Blog Friday Q&A

Friday Q & A: The Slack Channels We Use, How We Do Research For Content Marketing and What Interview Questions We Ask Remote Workers

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Every Friday, we’re answering your questions about business, startups, customer success and more.

Happy Friday!

In our new Groove Friday Q & A segment, we’re answering any questions that you have about, well, anything.

A huge thank you to Greg Hickman, Jarratt Isted and Christopher Gimmer for this week’s questions.

Check out this week’s answers below, and jump in with your own thoughts in the comments!

What Slack Channels Have You Guys Created?

This has been an evolving list for us. My instinctive reaction is to not let a channel get cluttered with discussion would be better elsewhere, but it’s also far too easy to end up with channel creep. Here’s where we stand today:

I’d certainly be curious to hear how others split up their channels in the comments.

How Do You Do Research for Your Content?

There are two types of research we do for our content:

  1. Research to better understand what readers are interested in learning about or solving. This is important because it helps us make our content more useful.
  2. Research to have corroborating data that makes our posts richer and more effective. This is important because it helps us get more people to take action from our content (e.g., you may believe me when I say something, but you’ll believe me a lot more if I have peer-reviewed research to back it up).

For the first kind of research, we use a combination of:

For the second, we use:

Much of the research for a given post is done well before we start writing it. That’s because of our Trello system for filing away anything we find that might be useful for future content.

What Interview Questions Should You Ask Remote Workers to Gauge Their “Remote Skills”?

I’ve said this many times before: a good worker isn’t necessarily a good remote worker. That’s because working remotely is a skill just like any other. It’s why we prefer to hire people who have successfully worked remotely in the past, or who have run their own businesses.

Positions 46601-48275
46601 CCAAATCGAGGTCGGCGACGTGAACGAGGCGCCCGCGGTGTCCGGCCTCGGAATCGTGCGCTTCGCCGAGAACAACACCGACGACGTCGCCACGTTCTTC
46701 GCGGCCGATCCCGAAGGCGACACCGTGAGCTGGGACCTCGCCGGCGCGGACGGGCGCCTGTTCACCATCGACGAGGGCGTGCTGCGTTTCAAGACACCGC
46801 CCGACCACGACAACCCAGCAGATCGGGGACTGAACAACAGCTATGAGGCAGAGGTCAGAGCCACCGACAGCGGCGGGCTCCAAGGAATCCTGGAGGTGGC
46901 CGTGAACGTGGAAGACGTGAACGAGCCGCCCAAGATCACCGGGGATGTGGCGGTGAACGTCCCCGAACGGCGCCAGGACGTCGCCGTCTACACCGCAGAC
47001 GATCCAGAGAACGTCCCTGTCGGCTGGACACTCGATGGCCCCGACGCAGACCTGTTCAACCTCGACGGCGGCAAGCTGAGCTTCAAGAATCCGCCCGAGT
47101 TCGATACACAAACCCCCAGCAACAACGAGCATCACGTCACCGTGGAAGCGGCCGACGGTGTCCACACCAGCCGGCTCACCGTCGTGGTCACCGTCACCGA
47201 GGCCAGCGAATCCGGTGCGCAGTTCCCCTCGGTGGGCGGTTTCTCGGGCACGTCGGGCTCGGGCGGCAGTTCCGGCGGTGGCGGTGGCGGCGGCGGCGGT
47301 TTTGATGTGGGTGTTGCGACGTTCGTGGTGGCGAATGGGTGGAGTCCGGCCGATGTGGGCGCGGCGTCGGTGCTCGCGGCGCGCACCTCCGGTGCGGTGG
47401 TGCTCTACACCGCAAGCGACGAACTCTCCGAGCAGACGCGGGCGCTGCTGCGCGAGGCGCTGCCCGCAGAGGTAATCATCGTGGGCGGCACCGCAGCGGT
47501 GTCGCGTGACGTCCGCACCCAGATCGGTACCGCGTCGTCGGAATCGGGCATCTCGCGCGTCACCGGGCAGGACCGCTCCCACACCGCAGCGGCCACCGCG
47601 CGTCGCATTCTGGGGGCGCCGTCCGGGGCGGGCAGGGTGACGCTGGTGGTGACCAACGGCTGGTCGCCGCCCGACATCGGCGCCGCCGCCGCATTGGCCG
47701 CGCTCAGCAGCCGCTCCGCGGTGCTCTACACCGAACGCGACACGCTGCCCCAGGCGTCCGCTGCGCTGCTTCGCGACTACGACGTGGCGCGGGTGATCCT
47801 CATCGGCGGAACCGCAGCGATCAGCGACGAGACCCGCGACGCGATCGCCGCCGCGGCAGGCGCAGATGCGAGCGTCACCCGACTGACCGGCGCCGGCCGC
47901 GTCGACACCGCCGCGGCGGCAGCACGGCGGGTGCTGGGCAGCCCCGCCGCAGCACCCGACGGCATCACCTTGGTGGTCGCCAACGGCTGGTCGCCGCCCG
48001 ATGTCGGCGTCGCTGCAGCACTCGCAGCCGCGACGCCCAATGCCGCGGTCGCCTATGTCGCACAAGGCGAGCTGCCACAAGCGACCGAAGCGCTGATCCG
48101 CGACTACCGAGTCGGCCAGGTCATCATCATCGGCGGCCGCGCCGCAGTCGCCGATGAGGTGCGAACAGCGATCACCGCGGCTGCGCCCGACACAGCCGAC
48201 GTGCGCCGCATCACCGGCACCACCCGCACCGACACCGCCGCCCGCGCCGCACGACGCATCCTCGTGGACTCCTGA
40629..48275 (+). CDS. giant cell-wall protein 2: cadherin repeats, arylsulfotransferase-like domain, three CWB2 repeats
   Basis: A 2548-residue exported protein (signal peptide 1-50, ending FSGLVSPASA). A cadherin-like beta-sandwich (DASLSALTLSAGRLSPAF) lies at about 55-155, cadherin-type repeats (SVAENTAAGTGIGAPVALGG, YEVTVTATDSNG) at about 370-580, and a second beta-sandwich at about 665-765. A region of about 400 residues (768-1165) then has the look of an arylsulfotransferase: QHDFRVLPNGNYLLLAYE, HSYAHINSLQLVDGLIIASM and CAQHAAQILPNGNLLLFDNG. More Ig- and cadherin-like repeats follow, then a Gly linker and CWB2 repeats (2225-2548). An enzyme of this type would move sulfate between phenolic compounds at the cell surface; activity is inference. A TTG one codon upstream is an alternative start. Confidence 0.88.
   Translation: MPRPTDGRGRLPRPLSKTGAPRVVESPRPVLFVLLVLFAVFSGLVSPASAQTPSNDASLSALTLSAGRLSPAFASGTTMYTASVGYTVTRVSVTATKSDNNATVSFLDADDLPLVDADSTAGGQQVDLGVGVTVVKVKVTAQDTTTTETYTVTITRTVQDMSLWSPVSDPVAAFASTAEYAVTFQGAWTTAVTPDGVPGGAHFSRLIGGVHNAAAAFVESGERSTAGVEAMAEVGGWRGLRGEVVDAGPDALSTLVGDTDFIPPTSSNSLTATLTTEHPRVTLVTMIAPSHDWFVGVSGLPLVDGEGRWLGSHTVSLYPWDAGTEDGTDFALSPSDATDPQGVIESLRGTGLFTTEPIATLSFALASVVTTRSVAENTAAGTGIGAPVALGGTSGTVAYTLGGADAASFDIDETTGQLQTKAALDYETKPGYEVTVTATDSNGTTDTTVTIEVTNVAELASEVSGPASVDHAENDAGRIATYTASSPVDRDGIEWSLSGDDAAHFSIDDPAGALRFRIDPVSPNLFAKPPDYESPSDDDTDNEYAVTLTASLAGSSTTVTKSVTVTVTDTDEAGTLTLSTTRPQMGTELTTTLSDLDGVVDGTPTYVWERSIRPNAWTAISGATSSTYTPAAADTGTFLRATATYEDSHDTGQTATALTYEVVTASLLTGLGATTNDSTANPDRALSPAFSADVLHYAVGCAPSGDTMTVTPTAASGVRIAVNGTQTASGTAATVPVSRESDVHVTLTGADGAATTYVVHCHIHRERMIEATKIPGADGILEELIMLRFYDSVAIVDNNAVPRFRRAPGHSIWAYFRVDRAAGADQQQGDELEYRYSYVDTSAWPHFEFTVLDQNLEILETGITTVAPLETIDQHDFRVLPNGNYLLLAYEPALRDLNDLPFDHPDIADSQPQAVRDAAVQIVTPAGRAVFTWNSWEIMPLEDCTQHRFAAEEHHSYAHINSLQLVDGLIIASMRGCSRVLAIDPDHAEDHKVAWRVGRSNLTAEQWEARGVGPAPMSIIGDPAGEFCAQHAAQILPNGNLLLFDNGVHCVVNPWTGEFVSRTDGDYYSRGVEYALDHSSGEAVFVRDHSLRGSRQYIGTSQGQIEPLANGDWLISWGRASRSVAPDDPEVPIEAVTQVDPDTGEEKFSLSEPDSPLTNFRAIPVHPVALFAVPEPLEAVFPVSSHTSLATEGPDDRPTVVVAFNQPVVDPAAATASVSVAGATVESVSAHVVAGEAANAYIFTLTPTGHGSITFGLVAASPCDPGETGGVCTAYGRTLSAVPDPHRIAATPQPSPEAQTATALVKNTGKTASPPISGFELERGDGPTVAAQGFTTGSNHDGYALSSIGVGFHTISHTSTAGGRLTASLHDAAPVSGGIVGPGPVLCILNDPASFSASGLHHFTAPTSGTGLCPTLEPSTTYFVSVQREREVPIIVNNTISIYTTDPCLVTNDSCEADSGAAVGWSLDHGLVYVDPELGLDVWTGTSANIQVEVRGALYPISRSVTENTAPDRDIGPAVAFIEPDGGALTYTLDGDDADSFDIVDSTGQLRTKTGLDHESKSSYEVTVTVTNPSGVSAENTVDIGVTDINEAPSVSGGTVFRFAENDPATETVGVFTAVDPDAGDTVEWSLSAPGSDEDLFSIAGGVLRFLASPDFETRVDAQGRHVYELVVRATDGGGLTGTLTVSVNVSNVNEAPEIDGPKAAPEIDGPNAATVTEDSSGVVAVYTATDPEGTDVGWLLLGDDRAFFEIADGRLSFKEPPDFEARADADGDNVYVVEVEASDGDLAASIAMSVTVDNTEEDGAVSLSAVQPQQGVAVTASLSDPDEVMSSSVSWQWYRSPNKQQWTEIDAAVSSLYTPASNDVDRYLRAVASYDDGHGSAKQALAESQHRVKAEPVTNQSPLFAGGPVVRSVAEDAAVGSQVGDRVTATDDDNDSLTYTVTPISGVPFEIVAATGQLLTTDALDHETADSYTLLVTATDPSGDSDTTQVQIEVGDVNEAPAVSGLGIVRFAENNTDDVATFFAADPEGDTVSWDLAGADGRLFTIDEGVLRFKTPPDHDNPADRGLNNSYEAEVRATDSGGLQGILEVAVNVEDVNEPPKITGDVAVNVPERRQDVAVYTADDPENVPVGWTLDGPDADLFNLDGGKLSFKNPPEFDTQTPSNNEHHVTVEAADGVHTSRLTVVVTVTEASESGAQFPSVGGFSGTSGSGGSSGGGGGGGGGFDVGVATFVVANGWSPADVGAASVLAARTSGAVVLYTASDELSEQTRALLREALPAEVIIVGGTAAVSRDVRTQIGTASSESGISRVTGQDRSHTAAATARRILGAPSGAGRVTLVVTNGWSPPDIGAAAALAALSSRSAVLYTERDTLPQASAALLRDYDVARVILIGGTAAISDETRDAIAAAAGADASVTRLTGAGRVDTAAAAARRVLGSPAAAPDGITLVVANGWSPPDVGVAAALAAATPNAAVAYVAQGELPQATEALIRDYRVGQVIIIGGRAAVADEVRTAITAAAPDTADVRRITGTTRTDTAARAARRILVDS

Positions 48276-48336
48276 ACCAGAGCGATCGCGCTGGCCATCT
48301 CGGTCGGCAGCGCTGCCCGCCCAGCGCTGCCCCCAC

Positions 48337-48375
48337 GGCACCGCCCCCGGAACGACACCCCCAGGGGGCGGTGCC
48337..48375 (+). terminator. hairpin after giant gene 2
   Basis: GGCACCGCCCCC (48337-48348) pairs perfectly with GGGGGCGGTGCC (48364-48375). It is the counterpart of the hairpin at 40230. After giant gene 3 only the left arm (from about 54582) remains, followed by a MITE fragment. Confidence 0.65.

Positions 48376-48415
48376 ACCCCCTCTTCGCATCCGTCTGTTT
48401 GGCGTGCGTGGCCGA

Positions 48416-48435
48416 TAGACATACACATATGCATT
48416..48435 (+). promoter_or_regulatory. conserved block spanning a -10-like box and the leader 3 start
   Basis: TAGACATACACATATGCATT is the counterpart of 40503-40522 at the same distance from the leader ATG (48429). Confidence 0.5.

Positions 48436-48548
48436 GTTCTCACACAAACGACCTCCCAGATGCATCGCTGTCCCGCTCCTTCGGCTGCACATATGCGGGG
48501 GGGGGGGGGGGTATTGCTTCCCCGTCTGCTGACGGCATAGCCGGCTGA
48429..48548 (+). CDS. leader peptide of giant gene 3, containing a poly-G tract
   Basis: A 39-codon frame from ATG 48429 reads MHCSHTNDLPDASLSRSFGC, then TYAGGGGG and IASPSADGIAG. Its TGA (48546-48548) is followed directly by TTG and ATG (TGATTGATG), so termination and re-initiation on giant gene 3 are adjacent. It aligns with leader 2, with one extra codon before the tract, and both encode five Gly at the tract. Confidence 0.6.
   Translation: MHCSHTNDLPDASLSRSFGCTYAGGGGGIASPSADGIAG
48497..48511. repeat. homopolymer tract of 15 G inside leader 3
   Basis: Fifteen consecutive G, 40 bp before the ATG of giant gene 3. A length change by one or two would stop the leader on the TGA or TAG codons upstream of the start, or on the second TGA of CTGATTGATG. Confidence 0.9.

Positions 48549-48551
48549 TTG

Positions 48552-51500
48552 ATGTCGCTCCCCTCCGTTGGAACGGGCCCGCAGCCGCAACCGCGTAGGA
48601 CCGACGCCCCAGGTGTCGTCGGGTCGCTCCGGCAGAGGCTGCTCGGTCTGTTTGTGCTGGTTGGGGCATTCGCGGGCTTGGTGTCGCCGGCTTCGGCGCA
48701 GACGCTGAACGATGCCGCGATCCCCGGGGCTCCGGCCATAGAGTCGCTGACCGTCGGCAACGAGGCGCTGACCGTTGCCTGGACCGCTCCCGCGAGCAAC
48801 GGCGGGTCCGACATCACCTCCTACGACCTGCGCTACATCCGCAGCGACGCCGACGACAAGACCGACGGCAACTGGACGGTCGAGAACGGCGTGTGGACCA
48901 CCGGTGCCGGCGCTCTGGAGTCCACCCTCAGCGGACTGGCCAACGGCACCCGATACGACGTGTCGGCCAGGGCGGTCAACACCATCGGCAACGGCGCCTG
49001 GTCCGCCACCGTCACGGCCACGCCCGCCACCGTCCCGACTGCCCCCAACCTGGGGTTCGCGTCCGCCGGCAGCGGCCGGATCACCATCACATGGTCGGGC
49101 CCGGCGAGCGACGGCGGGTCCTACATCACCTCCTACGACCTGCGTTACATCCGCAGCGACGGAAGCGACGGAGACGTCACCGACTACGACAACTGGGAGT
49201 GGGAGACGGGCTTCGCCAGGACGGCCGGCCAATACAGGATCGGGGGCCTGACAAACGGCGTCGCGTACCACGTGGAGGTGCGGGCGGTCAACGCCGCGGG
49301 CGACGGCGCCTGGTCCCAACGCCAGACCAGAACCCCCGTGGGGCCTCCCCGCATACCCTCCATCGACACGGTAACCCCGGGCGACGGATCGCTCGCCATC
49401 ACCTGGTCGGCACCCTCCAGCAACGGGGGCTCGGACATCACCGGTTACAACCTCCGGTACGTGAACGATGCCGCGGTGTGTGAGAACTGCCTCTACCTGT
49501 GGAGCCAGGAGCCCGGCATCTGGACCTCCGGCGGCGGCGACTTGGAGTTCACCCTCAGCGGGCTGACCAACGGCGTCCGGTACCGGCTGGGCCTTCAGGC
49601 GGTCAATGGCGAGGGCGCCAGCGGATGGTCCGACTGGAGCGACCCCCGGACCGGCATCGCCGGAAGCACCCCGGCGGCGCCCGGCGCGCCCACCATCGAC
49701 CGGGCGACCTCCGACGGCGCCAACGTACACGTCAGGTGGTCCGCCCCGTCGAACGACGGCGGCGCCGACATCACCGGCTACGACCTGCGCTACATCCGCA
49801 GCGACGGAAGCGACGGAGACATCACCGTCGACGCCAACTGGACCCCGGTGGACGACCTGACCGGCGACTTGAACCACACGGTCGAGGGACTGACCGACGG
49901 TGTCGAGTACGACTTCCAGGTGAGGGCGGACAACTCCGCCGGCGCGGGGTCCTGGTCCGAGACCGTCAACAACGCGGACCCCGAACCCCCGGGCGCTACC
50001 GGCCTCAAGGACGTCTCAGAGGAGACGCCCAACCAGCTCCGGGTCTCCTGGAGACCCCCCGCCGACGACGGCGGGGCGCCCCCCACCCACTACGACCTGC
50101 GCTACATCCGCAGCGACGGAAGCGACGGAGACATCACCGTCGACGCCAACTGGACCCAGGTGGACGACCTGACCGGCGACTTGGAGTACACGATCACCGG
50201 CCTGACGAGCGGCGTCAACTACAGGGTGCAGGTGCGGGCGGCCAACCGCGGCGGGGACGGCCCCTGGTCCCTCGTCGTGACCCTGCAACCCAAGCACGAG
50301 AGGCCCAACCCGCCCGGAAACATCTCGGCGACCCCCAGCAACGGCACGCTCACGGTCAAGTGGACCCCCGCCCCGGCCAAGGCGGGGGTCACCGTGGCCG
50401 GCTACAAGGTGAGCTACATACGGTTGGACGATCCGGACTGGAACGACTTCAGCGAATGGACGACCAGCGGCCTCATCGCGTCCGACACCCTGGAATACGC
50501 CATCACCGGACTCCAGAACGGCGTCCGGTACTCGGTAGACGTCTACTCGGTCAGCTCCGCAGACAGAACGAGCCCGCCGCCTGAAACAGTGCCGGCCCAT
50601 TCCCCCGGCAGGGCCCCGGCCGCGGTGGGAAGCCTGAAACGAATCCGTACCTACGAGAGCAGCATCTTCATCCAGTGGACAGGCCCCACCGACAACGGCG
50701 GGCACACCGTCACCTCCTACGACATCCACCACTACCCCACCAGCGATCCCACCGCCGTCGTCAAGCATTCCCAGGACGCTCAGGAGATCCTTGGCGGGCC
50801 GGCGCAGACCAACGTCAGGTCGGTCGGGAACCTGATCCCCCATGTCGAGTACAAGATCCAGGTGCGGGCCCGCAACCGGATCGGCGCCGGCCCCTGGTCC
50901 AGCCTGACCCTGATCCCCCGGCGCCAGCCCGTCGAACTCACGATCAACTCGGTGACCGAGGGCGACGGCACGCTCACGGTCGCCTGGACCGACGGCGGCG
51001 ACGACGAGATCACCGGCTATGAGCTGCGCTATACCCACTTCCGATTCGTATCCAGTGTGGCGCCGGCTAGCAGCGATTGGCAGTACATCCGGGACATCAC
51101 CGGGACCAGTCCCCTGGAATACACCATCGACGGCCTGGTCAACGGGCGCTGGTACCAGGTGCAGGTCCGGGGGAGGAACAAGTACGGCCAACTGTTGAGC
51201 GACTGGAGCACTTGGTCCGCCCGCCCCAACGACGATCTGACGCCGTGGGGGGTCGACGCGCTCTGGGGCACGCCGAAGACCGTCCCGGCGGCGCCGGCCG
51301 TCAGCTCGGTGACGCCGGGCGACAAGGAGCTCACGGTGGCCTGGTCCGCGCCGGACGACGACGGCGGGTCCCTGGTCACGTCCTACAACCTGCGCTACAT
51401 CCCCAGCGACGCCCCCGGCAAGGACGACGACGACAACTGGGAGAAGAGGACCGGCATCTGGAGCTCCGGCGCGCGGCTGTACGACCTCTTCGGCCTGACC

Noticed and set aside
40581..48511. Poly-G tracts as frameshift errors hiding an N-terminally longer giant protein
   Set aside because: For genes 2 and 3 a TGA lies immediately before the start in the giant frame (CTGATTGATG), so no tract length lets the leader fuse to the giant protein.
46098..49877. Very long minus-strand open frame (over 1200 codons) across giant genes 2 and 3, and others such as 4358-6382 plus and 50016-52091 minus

And while I’m not sure there’s a foolproof method, there are two questions that I’ve found very valuable in helping gauge whether a candidate will be an effective remote employee:

Between these two questions – provided that the candidate answers them thoroughly and honestly – I feel confident that I can get a good enough sense of how effective someone will be at working remotely.

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Your Turn: Ask Groove Anything

I’d love for this new weekly segment to be successful, and provide a valuable repository of answers from our entire community for entrepreneurs everywhere.

To do that, I need your help.

Here’s what you can do to get involved:

  1. Ask questions. Post them in the comments of this post, or Tweet them to us at @Groove.
  2. Answer questions. Every Friday, we’ll post a new Q&A segment. If you have anything to add or share regarding any of the questions asked, jump in! Many of you are far more qualified than I to speak on some of the topics that people ask me about.
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From “aha” to “oh shit”, we’re sharing everything on our journey to $10M in annual revenue. We’re learning a lot and so will you.

About the Author

Alex Turnbull is the CEO & Founder of Groove (simple helpdesk software for small businesses) who loves to build startups and surf.

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